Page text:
Finding out you’re expecting a child with a mental or physical disability can set off a range of fears, conflicting feelings and awkward interactions with people you know well but who don’t know what to say or how to help. Talking about it can help you work through emotions such as anger, guilt, denial and sadness, and it’s important to deal with those feelings because there are lots of medical and logistical matters to work out and care services to investigate before your child is born.
Early intervention and treatment considerations are essential because there are specialists and experts to consult about home preparations, insurance matters and any additional expenses you can expect.
Coping with a new reality
Accepting the truth of the situation and what it means for you and your family is an essential first step. Rather than denying or trying to ignore it, take advantage of your emotional support system by talking with loved ones, your partner and a counselor, if necessary. Maintain your family’s normal routine to keep from dwelling on the negative aspects of the situation. Instead, imagine the positives, the birth of a loving new child and the possibilities and unexpected delights that come with a new addition to your family.
Education and information are often helpful in such situations. Arming yourself with knowledge will help you see things from a fresh perspective, one free of misconceptions and unfounded fears. And you can use your newly acquired knowledge to educate others about your child’s condition and requirements, which will help support among the people who are in the best position to provide it.
Your homemodifications will depend on the nature of your child’s disability, but accessibility and ease of movement are generally key factors where a disabled child is concerned. Convenience and an environment conducive to daily activities are important, but your home needs also to be a place where your child can learn, explore and grow. As with any child, yours should have a home in which they can feel joy, inspiration and supportive love. Many of the modifications you’ll make can be made easily and affordably.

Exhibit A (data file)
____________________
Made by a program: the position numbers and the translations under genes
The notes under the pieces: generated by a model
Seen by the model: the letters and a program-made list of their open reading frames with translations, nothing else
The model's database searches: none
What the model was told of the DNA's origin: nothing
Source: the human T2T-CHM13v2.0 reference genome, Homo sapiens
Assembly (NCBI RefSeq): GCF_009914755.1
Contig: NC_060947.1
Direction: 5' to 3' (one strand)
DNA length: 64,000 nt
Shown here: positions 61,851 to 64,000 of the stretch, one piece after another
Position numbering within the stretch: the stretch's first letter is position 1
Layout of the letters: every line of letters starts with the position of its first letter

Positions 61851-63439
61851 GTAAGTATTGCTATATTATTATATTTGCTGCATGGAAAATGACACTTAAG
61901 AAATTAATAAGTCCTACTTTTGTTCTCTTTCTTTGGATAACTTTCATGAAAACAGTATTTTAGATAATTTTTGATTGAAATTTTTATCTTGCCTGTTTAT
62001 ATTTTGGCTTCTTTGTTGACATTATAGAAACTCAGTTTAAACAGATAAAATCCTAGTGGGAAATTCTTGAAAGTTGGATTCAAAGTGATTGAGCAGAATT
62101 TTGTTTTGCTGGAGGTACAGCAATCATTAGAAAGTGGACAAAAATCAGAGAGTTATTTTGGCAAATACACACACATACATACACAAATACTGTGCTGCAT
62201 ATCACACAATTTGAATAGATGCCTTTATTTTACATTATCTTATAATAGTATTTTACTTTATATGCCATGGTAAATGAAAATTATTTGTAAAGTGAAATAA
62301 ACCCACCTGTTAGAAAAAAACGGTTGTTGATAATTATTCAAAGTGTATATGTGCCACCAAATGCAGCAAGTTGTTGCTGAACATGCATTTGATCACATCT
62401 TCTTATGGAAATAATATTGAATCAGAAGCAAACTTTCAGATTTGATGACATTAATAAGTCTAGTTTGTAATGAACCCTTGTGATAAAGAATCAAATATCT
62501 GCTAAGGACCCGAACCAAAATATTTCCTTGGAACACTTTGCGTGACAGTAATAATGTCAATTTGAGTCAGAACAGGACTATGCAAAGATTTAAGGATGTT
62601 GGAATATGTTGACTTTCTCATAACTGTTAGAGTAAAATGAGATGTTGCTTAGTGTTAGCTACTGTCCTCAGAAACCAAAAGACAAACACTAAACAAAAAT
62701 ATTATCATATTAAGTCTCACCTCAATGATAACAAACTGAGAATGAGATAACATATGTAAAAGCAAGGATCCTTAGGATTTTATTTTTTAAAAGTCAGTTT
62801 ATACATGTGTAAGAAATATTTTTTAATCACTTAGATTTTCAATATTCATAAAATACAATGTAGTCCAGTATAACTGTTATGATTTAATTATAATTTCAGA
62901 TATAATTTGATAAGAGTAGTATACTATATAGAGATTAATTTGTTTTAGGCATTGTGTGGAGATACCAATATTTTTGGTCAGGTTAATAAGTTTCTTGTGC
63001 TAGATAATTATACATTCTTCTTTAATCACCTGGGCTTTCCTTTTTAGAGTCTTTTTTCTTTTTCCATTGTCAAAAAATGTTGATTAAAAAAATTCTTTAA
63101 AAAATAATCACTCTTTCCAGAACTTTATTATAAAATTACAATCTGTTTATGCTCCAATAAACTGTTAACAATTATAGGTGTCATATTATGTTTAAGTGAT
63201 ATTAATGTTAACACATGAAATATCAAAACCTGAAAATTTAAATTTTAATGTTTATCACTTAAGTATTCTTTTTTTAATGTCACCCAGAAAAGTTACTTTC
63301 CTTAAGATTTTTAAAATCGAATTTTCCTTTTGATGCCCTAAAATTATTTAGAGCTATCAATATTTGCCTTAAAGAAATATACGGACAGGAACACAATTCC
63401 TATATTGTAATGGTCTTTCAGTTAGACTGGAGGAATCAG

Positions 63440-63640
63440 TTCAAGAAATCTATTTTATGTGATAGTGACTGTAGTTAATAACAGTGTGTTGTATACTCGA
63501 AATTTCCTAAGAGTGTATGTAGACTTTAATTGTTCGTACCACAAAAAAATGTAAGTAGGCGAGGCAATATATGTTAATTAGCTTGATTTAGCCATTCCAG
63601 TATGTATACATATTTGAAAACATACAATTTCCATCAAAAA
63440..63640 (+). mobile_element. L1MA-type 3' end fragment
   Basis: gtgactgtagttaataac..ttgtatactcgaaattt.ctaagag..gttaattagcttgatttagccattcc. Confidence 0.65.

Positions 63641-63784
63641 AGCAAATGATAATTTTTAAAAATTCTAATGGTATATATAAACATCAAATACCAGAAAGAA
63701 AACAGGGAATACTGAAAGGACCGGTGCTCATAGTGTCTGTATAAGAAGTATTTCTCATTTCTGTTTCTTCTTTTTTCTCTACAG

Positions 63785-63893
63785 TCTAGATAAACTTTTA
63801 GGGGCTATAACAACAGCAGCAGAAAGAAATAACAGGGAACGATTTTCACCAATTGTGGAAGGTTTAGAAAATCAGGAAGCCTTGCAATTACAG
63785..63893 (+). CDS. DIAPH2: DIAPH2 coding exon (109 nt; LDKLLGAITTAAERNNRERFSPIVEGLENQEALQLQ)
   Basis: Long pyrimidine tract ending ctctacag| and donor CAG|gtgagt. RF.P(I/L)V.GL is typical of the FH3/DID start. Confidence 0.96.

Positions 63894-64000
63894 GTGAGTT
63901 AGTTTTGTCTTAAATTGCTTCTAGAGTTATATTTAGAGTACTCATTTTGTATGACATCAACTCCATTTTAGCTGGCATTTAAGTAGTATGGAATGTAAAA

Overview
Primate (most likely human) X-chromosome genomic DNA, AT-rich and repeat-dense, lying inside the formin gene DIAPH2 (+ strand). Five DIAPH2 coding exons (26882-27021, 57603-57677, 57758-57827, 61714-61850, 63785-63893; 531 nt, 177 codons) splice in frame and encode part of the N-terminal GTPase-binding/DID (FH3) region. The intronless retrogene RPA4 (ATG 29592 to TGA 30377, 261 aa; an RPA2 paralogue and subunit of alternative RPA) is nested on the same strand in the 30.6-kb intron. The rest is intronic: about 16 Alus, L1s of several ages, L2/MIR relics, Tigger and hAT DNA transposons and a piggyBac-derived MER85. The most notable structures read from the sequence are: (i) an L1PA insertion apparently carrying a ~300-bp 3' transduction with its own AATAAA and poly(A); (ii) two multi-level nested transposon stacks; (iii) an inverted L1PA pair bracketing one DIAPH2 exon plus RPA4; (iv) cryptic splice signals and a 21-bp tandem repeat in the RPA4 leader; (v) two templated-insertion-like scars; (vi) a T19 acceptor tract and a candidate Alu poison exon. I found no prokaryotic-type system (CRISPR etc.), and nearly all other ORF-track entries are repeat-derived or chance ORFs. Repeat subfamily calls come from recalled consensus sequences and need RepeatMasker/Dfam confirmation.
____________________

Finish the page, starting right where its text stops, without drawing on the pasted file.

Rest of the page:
If your child will require a wheelchair, you’ll need a stepless entry and an access ramp. A first floor bedroom is optimal, with hallways and doorways wide enough (36 inches across) to accommodate a wheelchair or some other mobility assistive device. Hardwood or tile flooring is usually best in terms of safety and accessibility and can often be done as a DIY project. Bathrooms will need safety features such as grab rails and sufficient space for maneuvering in. Bear in mind that if your house isn’t suitable for such modifications, it may be necessary to research accessible homes in your area. For example, homes in Nicholasville, Kentucky, typically sell for about $178,000. If you do decide to move, begin by searching online for accessible properties.
Disabled children receive federal Supplemental Security Income benefits, and some are eligible for Medicaid (some states offer special Medicaid coverage options). Early and periodic screening, diagnostic and treatment are covered under Medicaid as well as health and long-term care services. Medicaid supplements help meet special education needs and fills coverage gaps for the privately insured.
If you’re expecting a disabled child, consider opening aspecial needs trust, which provides the means for distributing money set aside for your child to pay for services and amenities the government does not provide. And begin planning for any services needed when your child becomes an adult.
It’s not uncommon for parents expecting a disabled child to feel as though their lives have been turned upside-down. There are personal emotional needs and planning arrangements that need attention as soon as possible. Be sure and take the time to learn your benefit and insurance options before your child is born.
Emily writes for MightyMoms.